"Although Ms. Cobb has a most impressive background as a pioneering aviator, it has been almost forty years since she qualified as a Mercury program astronaut. Her current qualifications would have to be assessed, and the appropriate way for her to do this is to apply for the Astronaut Candidate Program. NASA accepts applications for the Astronaut Candidate Program on a continuous basis and selects a new class of astronaut candidates about every two years. At the current time, NASA does not have plans to fly a series of older individuals into space. Should that situation change, we would certainly be willing to consider Ms. Cobb as a candidate for flight."

Great Images attached to this file - Ed.

Kennedy Space Center Photos : Cobb : by Scott Audette, AP/Worldwide Photos

Images taken at the Kennedy Space Center Vistor Complex and historic images showing Cobb in training, on cover of her book and with the first man and woman in space, Russians Yuri Gagarin and Valentina Tereshkova, in 1963. Images copyright © 1998, Michael R. Brown, FLORIDA TODAY and images courtesy of Jennie Cobb.

NOW Launches Campaign to Send Pilot Jerrie Cobb Into Space

by Latifa Lyles, Development Analyst with research contributed by Camille Paldi

When 77-year-old Senator John Glenn blasted off in the Shuttle Discovery in October, NOW had already joined others, including lawmakers and educators, in support of a 67-year-old woman and would-be astronaut-Jerrie Cobb. NOW's campaign took off before Discovery, with a petition drive aimed at convincing NASA to grant Cobb, a record-setting pilot and Nobel Prize nominee, the space voyage she deserved, but never received.

Glenn lobbied NASA to include him in another space mission as part of a geriatric study on weightlessness and aging, a study that did not plan to include women, the majority of the nation's elderly. Thirty-eight years after becoming NASA's first female astronaut candidate, Cobb remains fit and ready to serve the space program and science in broadening this study. ...more

Jerrie Cobb
First woman to undergo the testing developed for the selection of the Mercury Astronauts

"I have this feeling that life is a spiritual adventure, and I want to make mine in the sky."

Jerrie's life is a true love story; the story of a woman and the world into which she quite literally plunges, a world that swirls around her and beneath her, that loves her, ignores her, breaks her heart and honors her.

Jerrie was born to fly! From the time she first climbed into a cockpit of a 1936 Waco bi-wing airplane at the age of 12, she fell in love with flying and never looked back. By age 16, Jerrie was barnstorming around the Great Plains in a Piper J-3 Cub, dropping leaflets over small towns announcing the arrival of an on-elephant circus. She slept under the Cub's wing at night and scraped together the gas money to practice her flying by giving rides.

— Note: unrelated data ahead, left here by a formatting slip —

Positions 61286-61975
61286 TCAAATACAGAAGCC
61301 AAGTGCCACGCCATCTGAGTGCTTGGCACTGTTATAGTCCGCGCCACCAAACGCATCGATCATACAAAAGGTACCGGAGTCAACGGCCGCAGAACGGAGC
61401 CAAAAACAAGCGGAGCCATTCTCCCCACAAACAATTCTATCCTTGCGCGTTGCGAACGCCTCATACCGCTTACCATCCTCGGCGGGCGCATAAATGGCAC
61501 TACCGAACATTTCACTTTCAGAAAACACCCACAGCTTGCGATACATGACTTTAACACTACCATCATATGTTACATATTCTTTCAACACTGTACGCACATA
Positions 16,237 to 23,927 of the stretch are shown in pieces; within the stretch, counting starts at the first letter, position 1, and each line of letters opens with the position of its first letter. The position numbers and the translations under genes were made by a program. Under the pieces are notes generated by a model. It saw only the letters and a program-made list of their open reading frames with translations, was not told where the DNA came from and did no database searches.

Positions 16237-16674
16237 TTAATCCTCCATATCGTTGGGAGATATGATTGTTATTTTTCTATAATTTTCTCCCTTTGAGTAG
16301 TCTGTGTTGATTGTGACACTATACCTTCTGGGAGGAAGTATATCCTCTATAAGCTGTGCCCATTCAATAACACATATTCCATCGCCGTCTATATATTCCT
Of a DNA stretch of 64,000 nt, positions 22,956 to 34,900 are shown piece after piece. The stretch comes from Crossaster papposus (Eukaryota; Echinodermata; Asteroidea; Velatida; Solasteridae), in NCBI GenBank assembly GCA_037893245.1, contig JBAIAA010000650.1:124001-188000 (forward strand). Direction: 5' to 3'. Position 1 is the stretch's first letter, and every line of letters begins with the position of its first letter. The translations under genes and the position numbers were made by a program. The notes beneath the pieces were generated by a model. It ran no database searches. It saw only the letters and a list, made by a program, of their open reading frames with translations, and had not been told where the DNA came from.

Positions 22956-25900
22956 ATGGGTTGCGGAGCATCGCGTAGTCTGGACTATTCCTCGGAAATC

On her 18th birthday, Jerrie received her Commercial Pilot's license and began looking for a flying job. Ironically, the freedom Jerrie experienced in the sky did not did not match her experience on the ground. With the many male pilots available after WW II, no one wanted to hire a girl pilot. She took on the tough, less desirable flying jobs, like crop-dusting and pipeline patrol.

She went on to earn her Multi-Engine, Instrument, Flight Instructor and Ground Instructor ratings as well as her Airline Transport license. By age 19, Jerry was teaching men to fly, and by 21, she was delivering sleek military fighters and four-engine bombers to foreign Air Forces around the world, well on her way to becoming one of the world's top pilots. ...more

Jerrie Cobb

In the infancy of the space age, Jerrie Cobb was chosen to undergo the Mercury astronaut selection tests. After weeks of grueling tests, she passed all three phases and qualified as America's first woman astronaut at age 29. In a sudden and devastating blow, Jerrie was denied the opportunity to fly in space due to new requirements of military jet test pilot experience initiated by NASA. For the past 35 years, Jerrie has found great joy flying everyday over the Amazon rain forest, bringing hope, seeds and help to the people who live there. Jerrie has waited 38 years for a chance to fly in space.

Righting The Wrong Stuff

Spurned by NASA, Cobb devoted her life to serving indigenous people of the Amazon jungle. A solitary missionary who preaches no religion, Cobb spends months at a time in the dense South American rainforest, delivering clothing, supplies, seeds and medications. Her work has not gone unnoticed. In 1981 Cobb was nominated for a Nobel Peace Prize, but her one true passion has remained unfulfilled.

"Nothing in my life is as important as flying in space," says Cobb, who has returned to her home in Florida to see if a campaign to restore her flight status will be successful. This time, however, Cobb is taking a low-key approach. In the early 1960s, Cobb bitterly and publicly fought NASA when managers effectively barred women from the astronaut corps by requiring military flight experience. The military, in turn, refused to allow women access to their training facilities. Cobb won a hearing before a Congressional committee on space, but the spotlight fell on John Glenn, a national hero who four months earlier had become the first American to orbit Earth. ...more